President Nowaczyk Says “Student Demand” Led to Decision to Hold Classes Partially In-Person; Students Say Otherwise
Leading up to the beginning of the Fall 2020 semester, Frostburg State University President Ronald H. Nowaczyk has hosted a number of virtual meetings with students, faculty, and staff. These opportunities have allowed campus community members to ask questions and have them answered by Nowaczyk, Vice President for Student Affairs Dr. Artie Lee Travis, and Interim Provost Dr. Michael Mathias.
During these Town Hall-style virtual events, Nowaczyk has referred to so-called “student demand” as his justification for deciding to conduct classes in a hybrid format where students are required to attend in-person classes for some portion of the semester. During the SGA Town Hall held on Tuesday, August 4, he said, “there is a strong demand among students to return.” He echoed this assertion during the Thursday, August 6 meeting with faculty and staff. (While many of these meetings have been recorded and uploaded to FSU’s website, one held with student-athletes on August 5 has not been uploaded for public viewing.)
However, faculty and staff members have expressed doubt that students truly want to return to campus amid the coronavirus pandemic. An anonymous staff member who works in Residence Life says there is “no real data to support the President’s claim that the students wanted to return to campus as he keeps boasting.” She says that the decision was based on “a few conversations and statements from students across the system.”
Faculty members have posted on social media that they have fielded numerous emails from students who are concerned about returning. One Sociology professor reported that five students enrolled in her courses have considered dropping out or have asked for an exclusively online accommodation. She wrote online, “students are concerned about returning to campus. They’re reaching out to me for advice, but I’m just as concerned as they are.”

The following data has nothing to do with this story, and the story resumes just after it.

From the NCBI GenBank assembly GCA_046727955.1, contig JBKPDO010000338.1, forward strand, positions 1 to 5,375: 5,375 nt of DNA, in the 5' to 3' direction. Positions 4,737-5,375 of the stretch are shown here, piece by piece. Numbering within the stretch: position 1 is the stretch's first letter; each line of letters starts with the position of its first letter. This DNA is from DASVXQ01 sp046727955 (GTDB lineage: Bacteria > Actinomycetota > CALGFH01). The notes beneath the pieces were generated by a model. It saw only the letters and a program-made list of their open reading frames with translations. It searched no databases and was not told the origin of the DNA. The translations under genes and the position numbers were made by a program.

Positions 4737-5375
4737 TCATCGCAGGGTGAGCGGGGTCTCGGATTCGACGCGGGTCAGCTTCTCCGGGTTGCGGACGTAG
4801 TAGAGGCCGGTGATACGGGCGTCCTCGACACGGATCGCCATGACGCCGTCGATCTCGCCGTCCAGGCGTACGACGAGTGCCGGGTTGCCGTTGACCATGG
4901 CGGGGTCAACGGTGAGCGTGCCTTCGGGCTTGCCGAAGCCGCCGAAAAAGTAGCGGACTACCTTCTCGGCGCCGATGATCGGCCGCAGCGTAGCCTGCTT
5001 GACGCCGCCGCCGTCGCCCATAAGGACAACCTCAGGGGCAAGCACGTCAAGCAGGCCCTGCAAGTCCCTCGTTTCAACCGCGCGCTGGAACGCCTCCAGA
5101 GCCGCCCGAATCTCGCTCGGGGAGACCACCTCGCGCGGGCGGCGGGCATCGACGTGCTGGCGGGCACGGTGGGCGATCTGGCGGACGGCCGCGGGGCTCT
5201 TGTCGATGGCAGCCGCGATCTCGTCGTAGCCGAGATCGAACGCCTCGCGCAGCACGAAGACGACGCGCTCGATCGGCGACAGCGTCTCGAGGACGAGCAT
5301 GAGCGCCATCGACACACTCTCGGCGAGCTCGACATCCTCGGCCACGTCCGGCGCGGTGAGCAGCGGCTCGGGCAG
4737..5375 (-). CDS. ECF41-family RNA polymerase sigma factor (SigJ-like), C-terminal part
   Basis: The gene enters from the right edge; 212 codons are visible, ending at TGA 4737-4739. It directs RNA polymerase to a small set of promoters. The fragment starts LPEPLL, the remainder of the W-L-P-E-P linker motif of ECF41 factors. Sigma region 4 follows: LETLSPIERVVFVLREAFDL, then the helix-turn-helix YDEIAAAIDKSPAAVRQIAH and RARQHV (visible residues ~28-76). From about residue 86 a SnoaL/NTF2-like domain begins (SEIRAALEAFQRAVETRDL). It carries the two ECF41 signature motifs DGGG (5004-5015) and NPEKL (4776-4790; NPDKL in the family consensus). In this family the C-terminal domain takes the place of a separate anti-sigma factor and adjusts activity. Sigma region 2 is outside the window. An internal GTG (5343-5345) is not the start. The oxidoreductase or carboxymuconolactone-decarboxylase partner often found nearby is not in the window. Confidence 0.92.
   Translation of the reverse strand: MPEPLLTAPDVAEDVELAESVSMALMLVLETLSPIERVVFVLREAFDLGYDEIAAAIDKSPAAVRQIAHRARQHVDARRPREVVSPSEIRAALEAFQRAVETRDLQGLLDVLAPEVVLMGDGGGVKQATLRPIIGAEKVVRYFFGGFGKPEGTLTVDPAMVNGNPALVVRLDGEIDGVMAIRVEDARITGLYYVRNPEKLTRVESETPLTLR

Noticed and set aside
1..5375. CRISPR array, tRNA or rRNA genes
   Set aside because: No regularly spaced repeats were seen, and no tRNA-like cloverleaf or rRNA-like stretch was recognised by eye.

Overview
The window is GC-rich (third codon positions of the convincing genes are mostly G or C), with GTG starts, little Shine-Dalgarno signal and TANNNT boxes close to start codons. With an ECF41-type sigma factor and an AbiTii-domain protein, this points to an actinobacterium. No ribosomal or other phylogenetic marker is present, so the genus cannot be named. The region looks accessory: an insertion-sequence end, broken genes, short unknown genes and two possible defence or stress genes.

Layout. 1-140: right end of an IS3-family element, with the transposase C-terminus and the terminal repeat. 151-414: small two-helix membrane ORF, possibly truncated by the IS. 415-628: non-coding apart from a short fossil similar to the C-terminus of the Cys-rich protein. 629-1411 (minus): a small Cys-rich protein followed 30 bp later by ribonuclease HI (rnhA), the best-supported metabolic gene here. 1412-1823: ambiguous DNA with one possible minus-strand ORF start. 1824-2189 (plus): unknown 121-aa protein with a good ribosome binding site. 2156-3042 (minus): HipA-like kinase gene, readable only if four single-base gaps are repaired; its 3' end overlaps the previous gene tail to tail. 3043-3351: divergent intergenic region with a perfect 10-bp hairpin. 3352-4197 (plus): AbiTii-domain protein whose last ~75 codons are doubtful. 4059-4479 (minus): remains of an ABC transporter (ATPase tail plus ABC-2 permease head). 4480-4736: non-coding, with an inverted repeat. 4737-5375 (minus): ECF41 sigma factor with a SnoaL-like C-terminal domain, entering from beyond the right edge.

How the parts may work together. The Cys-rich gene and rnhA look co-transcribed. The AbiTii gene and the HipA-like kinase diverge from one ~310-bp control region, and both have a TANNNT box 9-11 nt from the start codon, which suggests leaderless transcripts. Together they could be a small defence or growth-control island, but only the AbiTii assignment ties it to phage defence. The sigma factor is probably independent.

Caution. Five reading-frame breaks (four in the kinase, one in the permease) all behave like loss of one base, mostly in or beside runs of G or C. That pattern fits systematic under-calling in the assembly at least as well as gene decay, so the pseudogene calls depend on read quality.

This issue was brought to the President’s attention during the August 6 meeting, as well, and faculty members have been instructed to forward those emails to an account created to centralize and address these concerns on an individual basis.
To Nowaczyk’s credit, he has communicated on numerous occasions that students who wish to avoid campus and take online courses will be accommodated. This may take many forms, but he has described situations where students will be offered academic advising so they can create a schedule taking only online courses. In the event that an online course is not available through FSU, Nowaczyk says students have the option to take an equivalent course with the University of Maryland Global Campus, an entirely online institution that is a part of the University System of Maryland.
However, for some transfer students who attended community college before enrolling at Frostburg and have already transferred the maximum number of credits allowed per the Undergraduate Catalog, this is not an option. Moreover, some soon-to-be graduating Seniors say that they are being “forced to return” or else they won’t graduate on time.
Second-semester Senior Jeffrey Martin, a Social Science and Psychology double major, says that scenario describes him.
“My advisor and I put my schedule together and it was everything I needed to graduate. I tried a million hypothetical schedules online but couldn’t find anything that worked unless I take one class during the winter session but I don’t have the money for that. I also had to scramble to fill my schedule after a course was cancelled due to low enrollment,” he says. Thus, Martin will have three hybrid courses this semester. “I don’t want to screw up my attendance or grades, but it’s also hard to go to class when both my parents are over 60 and are lifelong smokers,” he says, adding, “I assumed the university would switch to online courses since our country’s numbers haven’t really gotten better since last semester.”
In an evaluation of PAWS, the Oracle technology product that FSU uses to store student data that serves as a scheduling assistant, there will be 1,455 courses offered this semester. Of that total, 402 will be offered exclusively online, which represents 27.6% of all courses offered. The other 1,053 courses will be offered in a hybrid format with a required in-person component.
Interim Provost Mathias says faculty members will have a “fair amount of flexibility” as it relates to the number of class periods they can require students to attend face-to-face for those courses delivered in the hybrid format.